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GM’s Big Bets in Asia Pay Off

Well-considered investments in China and Korea play crucial role in GM’s global strategy.

Chinese customers check out a Buick Regal and Buick Venture van at a local dealership. Both vehicles are produced locally in GM’s Shanghai plant.
Scarcely a day goes by without news of another investment in China by a leading automotive manufacturer or supplier. Over the past year, China has become the hottest market and hottest topic for the global automotive industry.

Compared to other major world markets, which offer little prospect of short-term growth, China’s explosive demand for new vehicles makes it an irresistible attraction for most industry players.

In the first 11 months of 2003, China’s total vehicle output topped 4 million units, nearly half of which were passenger cars. The production total represented a 35 percent increase on the same period in the previous year, but the passenger car figure jumped by a dramatic 84 percent. By the end of 2003, production was expected to exceed 4.35 million units.

Looking ahead, analysts expect China’s market will grow 18 percent by 2012 and by 2025 could surpass the U.S. market in volume. On the downside, doubters point to the following problems: China’s expansion rate cannot be sustained, overcapacity problems are looming, the country’s financial system is flawed and riddled with bad loans, fast expanding product ranges and competition will undermine profits. For major suppliers doing business in China, the added issues are uncompetitive parts costs (caused by inefficient local supplier partners) and potential copyright infringement problems, at least on commodity components.

GM China’s Shanghai plant produces variety of models including the Buick Regal (modified from the US version), the Buick Excelle, a version of Daewoo Lacetti compact sedan, and Buick Sail, which is based on the Opel Corsa sub-compact. Plant has relatively little automation because of availability of low-cost labor.

 Engine line produces 3.4 litre V6 for Chinese Regal and also for export to North America for use in Chevrolet Equinox.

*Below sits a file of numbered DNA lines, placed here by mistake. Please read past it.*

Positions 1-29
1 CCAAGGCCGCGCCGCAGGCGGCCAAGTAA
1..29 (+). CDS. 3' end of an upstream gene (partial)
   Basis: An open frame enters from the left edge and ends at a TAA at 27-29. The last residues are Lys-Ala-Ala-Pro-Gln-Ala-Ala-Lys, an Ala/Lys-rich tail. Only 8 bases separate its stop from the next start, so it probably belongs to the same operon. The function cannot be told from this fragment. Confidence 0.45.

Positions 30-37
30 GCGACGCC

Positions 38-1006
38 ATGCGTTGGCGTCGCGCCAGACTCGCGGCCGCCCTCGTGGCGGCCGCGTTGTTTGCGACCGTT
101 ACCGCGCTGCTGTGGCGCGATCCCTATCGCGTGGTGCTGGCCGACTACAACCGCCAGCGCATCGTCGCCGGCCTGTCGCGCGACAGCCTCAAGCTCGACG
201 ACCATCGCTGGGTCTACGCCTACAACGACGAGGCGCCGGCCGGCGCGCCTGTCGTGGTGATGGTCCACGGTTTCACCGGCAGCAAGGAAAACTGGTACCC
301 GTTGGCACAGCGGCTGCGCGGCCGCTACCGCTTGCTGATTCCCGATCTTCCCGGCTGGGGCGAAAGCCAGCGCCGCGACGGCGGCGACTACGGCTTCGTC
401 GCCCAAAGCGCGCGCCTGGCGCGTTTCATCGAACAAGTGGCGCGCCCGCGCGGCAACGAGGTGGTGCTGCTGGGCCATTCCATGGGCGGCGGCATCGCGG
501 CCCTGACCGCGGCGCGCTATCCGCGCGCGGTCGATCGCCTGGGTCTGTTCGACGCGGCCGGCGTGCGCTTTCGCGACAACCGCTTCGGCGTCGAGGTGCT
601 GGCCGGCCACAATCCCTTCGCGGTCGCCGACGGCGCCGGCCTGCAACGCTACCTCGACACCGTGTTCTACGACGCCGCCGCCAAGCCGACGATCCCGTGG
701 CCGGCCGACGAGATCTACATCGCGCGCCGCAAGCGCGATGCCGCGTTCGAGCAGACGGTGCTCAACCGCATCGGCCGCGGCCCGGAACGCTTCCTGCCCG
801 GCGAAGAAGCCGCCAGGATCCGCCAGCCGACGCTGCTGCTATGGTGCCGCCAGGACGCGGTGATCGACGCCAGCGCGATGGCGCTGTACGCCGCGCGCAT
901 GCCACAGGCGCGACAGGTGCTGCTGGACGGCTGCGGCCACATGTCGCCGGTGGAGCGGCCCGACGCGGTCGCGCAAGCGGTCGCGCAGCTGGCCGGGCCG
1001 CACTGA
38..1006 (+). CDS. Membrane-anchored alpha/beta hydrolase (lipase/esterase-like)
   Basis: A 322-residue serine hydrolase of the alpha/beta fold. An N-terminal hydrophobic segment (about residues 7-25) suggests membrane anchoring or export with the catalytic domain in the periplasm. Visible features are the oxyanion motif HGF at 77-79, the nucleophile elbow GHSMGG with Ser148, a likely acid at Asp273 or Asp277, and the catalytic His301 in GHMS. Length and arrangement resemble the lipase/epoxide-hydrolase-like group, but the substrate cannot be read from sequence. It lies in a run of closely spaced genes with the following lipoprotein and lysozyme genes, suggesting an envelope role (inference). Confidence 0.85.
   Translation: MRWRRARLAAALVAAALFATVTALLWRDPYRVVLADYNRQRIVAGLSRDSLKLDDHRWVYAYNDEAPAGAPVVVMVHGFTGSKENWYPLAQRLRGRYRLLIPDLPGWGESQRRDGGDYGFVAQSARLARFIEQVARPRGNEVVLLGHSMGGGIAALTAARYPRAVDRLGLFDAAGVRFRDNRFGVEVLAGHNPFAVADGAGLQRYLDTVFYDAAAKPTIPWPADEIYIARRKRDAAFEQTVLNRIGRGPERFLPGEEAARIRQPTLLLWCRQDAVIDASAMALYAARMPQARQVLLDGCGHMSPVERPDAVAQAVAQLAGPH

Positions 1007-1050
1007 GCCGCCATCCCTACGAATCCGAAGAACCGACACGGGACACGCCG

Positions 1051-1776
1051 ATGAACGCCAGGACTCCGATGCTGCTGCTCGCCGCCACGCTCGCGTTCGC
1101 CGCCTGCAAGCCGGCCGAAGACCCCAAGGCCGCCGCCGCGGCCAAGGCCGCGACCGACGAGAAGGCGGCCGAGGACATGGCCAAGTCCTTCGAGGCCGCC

Four-cylinder engine is inserted in Buick Excelle body.
The leading OEM pioneer in China has been Volkswagen, which started operations in the mid-80s and initially commanded 80 percent of the passenger car market. However General Motors entered the fray in 1997, partnering with the same company, Shanghai Automotive Industry Corp (SAIC), as VW.

Though GM’s initial investment of $1.3 billion was seen as risky by some industry analysts, it has proven to be one of the company’s best gambles of recent years. After a modest start in 1998, GM sales grew steadily through 2001 to around 60,000 units and then exploded in 2002 to more than 250,000. In the first 10 months of 2003, GM China sales exceeded 305,000 units and the company’s market share has risen from 0.5 percent in 1998 to 8.5 percent. “The opportunities in China are tremendous,” says Phil Murtaugh, GM China president.

“The country’s middle class is growing fast and the economy is booming.”

Murtaugh’s assessment is echoed by GM North America president Gary Cowger, who describes China’s growth as “astounding.” Cowger announced last November that GM would be capitalizing on its strong presence in China by exporting a number of fully and partially assembled Cadillac models from the U.S. In a deal worth a total of $1.3 billion, 4,500 fully assembled Cadillac CTS, SRX, XLR and STS models will be sent to China, along with 13,000 partially assembled CTS and SRX models. The move into China’s luxury market is especially significant as big profits are to be made from a superwealthy elite class of the population. This market segment is a tiny sliver of the overall Chinese population but rivals similar segments in the U.S. or Europe in terms of numbers and wealth.